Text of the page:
This is a typical Giorgione conundrum. The Terris Portrait is among the most certain among that tiny group of paintings almost everyone agrees on — because of those words on the back. There are no signed Giorgiones, and only one other with a similar contemporary inscription naming him as the artist and giving a date. The snag is in the smudging of the last two digits: some connoisseurs have confidently read it as ‘1510’, others as ‘1508’. Per Rumberg laments, ‘So here we have a date but we can’t read it!’
The consensus at the moment, however, is that the date is ‘1506’, so just about the time Dürer was writing home to Nuremberg. His Italian friends, Dürer confided, advised him not to eat and drink with the Venetian painters (the patriarchal Bellini apart), perhaps in case they took the opportunity to poison him. Their behaviour, in Dürer’s view, was low. ‘Many of them are my enemies and copy my work in the churches and wherever they can find it; afterwards they criticize it and claim that it is not done in the antique style and say it is no good.’
The Terris Portrait supports this charge, but only up to a point. It was painted by someone who had learned the lessons of northern masters such as Dürer, for example in the wonderfully delicate softness of the sitter’s hair in which it seems to be possible to count each strand. Giorgione probably did have a good look at any paintings he could find by Dürer (and might well have disapproved of their lack of classical style).
Giorgione must also have experienced the work of Leonardo da Vinci, who had passed through Venice in 1500. Per Rumberg explains, ‘We are not sure if they met, but the Terris Portrait suggests they did, and that Giorgione learned his lesson.’ The smoky, blurry shadows of the man in the Terris Portrait do indeed make him look a little like a male Mona Lisa.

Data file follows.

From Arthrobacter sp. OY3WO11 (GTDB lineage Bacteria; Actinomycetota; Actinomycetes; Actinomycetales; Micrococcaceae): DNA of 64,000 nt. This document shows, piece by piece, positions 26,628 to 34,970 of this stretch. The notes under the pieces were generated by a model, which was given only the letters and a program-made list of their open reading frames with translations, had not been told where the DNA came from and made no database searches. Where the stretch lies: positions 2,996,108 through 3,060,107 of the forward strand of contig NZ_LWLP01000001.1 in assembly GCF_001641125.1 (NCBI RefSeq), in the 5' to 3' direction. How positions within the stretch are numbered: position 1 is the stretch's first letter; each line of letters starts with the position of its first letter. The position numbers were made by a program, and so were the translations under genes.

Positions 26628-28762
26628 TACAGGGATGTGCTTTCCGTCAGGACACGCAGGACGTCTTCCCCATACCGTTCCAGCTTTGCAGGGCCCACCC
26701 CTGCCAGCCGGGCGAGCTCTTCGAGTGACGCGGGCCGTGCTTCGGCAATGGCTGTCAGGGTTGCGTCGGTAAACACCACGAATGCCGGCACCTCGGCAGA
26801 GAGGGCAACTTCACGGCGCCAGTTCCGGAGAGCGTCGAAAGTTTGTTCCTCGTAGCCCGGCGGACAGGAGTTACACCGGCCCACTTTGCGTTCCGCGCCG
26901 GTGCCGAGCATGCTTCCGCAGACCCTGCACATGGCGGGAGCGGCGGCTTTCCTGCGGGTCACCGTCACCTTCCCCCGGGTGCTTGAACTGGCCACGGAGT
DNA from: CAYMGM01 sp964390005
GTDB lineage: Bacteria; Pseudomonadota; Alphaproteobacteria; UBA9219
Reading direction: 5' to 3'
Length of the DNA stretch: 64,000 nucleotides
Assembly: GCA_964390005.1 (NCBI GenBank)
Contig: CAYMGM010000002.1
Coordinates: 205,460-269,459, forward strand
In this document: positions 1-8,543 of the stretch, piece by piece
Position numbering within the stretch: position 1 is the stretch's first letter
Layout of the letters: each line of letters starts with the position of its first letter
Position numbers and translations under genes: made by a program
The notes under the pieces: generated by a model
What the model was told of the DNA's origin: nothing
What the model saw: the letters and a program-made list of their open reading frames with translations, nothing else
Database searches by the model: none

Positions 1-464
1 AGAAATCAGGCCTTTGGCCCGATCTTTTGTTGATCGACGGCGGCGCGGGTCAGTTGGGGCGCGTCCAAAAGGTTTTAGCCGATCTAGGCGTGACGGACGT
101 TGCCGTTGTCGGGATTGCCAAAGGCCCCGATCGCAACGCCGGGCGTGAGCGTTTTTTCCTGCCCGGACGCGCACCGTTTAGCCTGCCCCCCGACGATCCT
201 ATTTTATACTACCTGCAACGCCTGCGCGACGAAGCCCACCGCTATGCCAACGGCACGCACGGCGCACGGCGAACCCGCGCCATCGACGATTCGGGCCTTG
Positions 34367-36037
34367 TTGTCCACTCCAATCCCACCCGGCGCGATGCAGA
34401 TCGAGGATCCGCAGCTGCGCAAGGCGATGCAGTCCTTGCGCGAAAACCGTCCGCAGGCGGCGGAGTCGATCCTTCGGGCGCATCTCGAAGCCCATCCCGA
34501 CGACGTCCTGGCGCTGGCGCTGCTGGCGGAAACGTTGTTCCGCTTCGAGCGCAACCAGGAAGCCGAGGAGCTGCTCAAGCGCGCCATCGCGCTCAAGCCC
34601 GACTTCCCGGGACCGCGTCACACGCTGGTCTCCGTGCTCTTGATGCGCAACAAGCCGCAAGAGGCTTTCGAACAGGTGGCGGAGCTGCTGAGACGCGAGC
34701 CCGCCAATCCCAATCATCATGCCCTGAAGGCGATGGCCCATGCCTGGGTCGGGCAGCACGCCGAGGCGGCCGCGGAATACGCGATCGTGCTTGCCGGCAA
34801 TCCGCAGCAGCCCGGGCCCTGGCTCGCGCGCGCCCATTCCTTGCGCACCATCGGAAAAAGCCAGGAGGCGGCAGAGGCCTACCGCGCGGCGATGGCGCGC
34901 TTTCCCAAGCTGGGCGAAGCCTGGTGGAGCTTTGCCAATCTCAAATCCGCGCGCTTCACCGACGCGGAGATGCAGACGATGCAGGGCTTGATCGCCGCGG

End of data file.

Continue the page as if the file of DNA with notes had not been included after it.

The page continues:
So Giorgione made his new art out of high-quality ingredients — a touch of Dürer, a soupçon of Leonardo, a solid foundation of Bellini and Roman antiquity. But there is something else you feel in a painting such as the National Gallery’s ‘Il Tramonto (The Sunset)’. In the landscape behind some enigmatic figures, a single sapling is silhouetted against the rosy glow in the sky. The story the picture once told has been lost (and further confused by a 20th-century restorer who added a St George and dragon). But the elegiac mood lingers in your mind. ‘Giorgione was a very quiet artist and very emotional,’ Per Rumberg concludes, ‘interested in very personal encounters.’ That’s perhaps about as close as you can get to defining the Giorgionesque effect.
Originally published in The Spectator
The 20th-century painter who called himself Balthus once proposed that a monograph about him should begin with the words ‘Balthus is a painter of whom nothing is known. Now let us look at the pictures.’ But while Balthus may have felt that far too much was known about his private life, Hieronymus Bosch is an artist about whom we truly know if not exactly nothing then very little that is personal or revealing. He adopted his name from his native town, ’s-Hertogenbosch, where his death 500 years ago is marked by a superb exhibition. Bosch (c.1450–1516) was christened Jheronimus — alternatively Joen or Jeroen — van Aken, came from a family of painters and died, perhaps of an epidemic disease, aged about 65. And that, apart from a few mundane details, is almost all the information that survives — except for one credo. At the top of a drawing he wrote the words ‘Poor is the mind that always uses the inventions of others and invents nothing itself.’